From CKNW:

Premier Christy Clark is brushing off calls to cancel the transit tax plebiscite saying it’s important to give people a say.

And for those who think Translink itself is the problem–Clark says it’s up to Metro Vancouver mayors to fix it.

“You know the province has made a major contribution to this and I think we’ve really done what we can. Translink belongs to the mayors, and only the mayors, if there are problems that need to be addressed in Translink, can fix those, fix those problems because it’s not a provincially run organization.”

In fact, Translink was established through provincial legislation.

 How should this be interpreted:

(1) Clark knows the facts and is being disingenuous – part of a strategy to position blame on the mayors.

(2) Clark doesn’t realize the Province controls not only the governance of TransLink but effectively its operations by exercising a veto over essential funding and, through provincial legislation, structuring the make-up of the appointed board.  She doesn’t appear to know the difference between the appointed board, which runs the organization, and the Mayors’ Council, which doesn’t.

(3) Other.

Question: Is she being deliberately oblivious or devious?

.

More backstory:

There was a Governance Review that the Mayors Council did in 2013 to provide more information on amendments the Province was planning to the TransLink Act. Apparently not much informing took place.  The Province did it its way.

The report included a comparison of transportation authority governance with other jurisdictions around the world. The quick summary: “Our governance structure is unique in the world, and not in a good way.”

The essential point: TransLink is a creature of the Province, and only the Province can change it.  The appointed board might be able to delegate some of its powers to the mayors – but it would be at the pleasure of the board, and not enforceable or permanent.

So second question to the Premier: Will you provide the tools (and the legislative changes) so that “TransLink belongs to the mayors?”

Comments

  1. Option 1. Even if she was ignorant at the time, she’s been corrected since then. As far as I know, she’s let the ignorance stand.

  2. She is playing the role of Vladimir Putin. Think about it… Controls the situation, urges us to solve the problem ourselves, subverts all attempts at solutions.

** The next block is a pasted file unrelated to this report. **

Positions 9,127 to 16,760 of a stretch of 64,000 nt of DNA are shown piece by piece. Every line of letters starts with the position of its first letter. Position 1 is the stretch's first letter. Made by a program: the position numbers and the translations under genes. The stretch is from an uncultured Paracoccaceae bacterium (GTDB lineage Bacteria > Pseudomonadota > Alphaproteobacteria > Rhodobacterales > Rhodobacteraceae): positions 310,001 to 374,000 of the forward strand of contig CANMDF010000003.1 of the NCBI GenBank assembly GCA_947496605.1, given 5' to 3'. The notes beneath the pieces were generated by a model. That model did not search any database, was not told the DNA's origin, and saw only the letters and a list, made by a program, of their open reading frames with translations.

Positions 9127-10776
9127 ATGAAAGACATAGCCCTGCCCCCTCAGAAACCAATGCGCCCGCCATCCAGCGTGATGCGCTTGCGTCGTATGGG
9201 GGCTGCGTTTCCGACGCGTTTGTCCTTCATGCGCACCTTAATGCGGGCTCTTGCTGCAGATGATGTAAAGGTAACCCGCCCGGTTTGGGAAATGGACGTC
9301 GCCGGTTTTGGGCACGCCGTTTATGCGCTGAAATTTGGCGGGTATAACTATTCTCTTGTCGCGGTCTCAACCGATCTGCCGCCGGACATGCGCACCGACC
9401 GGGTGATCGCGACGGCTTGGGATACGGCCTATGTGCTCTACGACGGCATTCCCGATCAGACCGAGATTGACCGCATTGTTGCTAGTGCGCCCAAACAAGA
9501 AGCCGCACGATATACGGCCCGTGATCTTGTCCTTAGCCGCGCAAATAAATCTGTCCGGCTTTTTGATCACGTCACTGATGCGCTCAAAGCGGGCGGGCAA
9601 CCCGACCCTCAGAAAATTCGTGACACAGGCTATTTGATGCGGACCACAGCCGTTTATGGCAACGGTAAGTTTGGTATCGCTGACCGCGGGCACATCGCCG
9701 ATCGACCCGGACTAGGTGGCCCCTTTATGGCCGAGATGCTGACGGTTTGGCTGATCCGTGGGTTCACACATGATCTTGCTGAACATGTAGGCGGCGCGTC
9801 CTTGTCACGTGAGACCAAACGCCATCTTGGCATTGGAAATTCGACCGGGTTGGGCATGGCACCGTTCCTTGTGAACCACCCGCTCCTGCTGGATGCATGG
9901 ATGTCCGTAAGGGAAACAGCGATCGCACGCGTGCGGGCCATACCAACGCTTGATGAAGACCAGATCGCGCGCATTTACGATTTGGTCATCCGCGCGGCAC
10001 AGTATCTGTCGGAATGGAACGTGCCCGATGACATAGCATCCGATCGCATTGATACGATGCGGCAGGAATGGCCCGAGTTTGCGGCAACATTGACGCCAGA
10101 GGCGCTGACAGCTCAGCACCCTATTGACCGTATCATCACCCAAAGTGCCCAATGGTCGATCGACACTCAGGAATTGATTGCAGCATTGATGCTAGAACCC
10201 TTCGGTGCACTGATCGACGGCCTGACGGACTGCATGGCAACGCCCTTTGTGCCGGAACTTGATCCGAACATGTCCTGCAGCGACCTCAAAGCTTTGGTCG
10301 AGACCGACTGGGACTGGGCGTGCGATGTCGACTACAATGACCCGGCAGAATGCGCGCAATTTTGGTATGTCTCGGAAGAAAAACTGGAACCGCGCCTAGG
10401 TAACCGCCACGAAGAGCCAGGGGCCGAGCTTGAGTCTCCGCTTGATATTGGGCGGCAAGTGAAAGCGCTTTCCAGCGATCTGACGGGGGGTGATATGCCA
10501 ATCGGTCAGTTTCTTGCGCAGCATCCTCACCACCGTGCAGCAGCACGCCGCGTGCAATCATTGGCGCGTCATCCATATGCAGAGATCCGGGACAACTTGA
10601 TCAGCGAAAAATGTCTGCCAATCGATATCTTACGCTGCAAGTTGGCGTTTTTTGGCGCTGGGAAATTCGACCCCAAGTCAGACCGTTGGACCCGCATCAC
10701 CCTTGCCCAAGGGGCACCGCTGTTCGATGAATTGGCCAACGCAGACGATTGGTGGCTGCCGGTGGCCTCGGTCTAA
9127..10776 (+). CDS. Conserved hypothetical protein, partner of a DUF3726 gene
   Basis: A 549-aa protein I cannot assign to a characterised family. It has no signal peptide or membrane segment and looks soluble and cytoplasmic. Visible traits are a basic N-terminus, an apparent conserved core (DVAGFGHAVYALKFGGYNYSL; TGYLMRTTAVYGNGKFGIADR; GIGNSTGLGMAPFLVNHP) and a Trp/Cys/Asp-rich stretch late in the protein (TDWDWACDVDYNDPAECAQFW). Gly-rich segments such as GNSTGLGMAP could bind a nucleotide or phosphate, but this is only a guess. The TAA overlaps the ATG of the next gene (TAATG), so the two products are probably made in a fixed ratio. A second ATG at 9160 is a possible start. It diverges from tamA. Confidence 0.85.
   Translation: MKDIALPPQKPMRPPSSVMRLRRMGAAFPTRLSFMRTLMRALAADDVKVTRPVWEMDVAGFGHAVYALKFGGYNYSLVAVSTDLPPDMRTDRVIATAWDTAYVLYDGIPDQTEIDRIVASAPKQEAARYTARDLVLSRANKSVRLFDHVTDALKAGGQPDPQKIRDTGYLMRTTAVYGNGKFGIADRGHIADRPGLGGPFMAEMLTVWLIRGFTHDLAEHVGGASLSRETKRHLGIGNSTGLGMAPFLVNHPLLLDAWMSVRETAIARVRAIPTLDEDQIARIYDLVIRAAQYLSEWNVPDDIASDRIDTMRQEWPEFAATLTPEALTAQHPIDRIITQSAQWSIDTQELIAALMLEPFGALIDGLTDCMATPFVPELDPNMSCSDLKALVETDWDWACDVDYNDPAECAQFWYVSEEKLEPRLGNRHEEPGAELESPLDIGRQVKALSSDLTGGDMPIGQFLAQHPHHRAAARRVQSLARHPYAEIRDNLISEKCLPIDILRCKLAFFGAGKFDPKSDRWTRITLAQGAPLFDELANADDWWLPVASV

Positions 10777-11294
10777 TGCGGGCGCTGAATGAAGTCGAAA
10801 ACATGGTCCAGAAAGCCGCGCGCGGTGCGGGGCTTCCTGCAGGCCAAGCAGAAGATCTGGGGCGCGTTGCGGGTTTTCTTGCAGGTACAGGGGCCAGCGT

3. I hate to be a cynic, but all signs point to her actively sabotaging the process so she does not need to do anything

    1. Has it occurred to you that she may be agnostic ?

      She has been elected on a “no new taxes – read my lips” platform.

      She loathes, like me and many others, the

      a) waste of public sector spending of left-leaning politicians and
      b) catering to public sector unions and
      c) the excessive rise in public sector spending, and
      d) the anti-business attitude of many MetroVan mayors and
      e) the anti-Liberal voting patterns by many bus users and
      f) the ineptness of TransLink to deliver new fare gates or Compass card and
      g) the too low property taxes (all within city council control) that could be used to fund new subways, buses or bridges

      1. Just to add: What’s your source on the voting patterns of “bus users”? I know the right wing has the preconception that people who use government-funded services (even though transit is partially funded by user fees) are intractably against them, but do you have an actual empirical source for your statement. Or is it, you know, just a feeling you have? The Poors use transit, or so they say, therefore ipso facto and what not…

        1. Buses are SLOW.

          RAPID transit is what we need to get people out of their cars.

          People who do not value their time .. or have less money are far more likely to be NDP voters. Not 100% of course .. but maybe 70-80% I’d venture to guess.

          car users value their time, and teh individual music they vcan play, or turn the heat up or down, unlike a non-A/C bus.

          Buses are stuck in traffic. You wait OUTSIDE .. in the rain.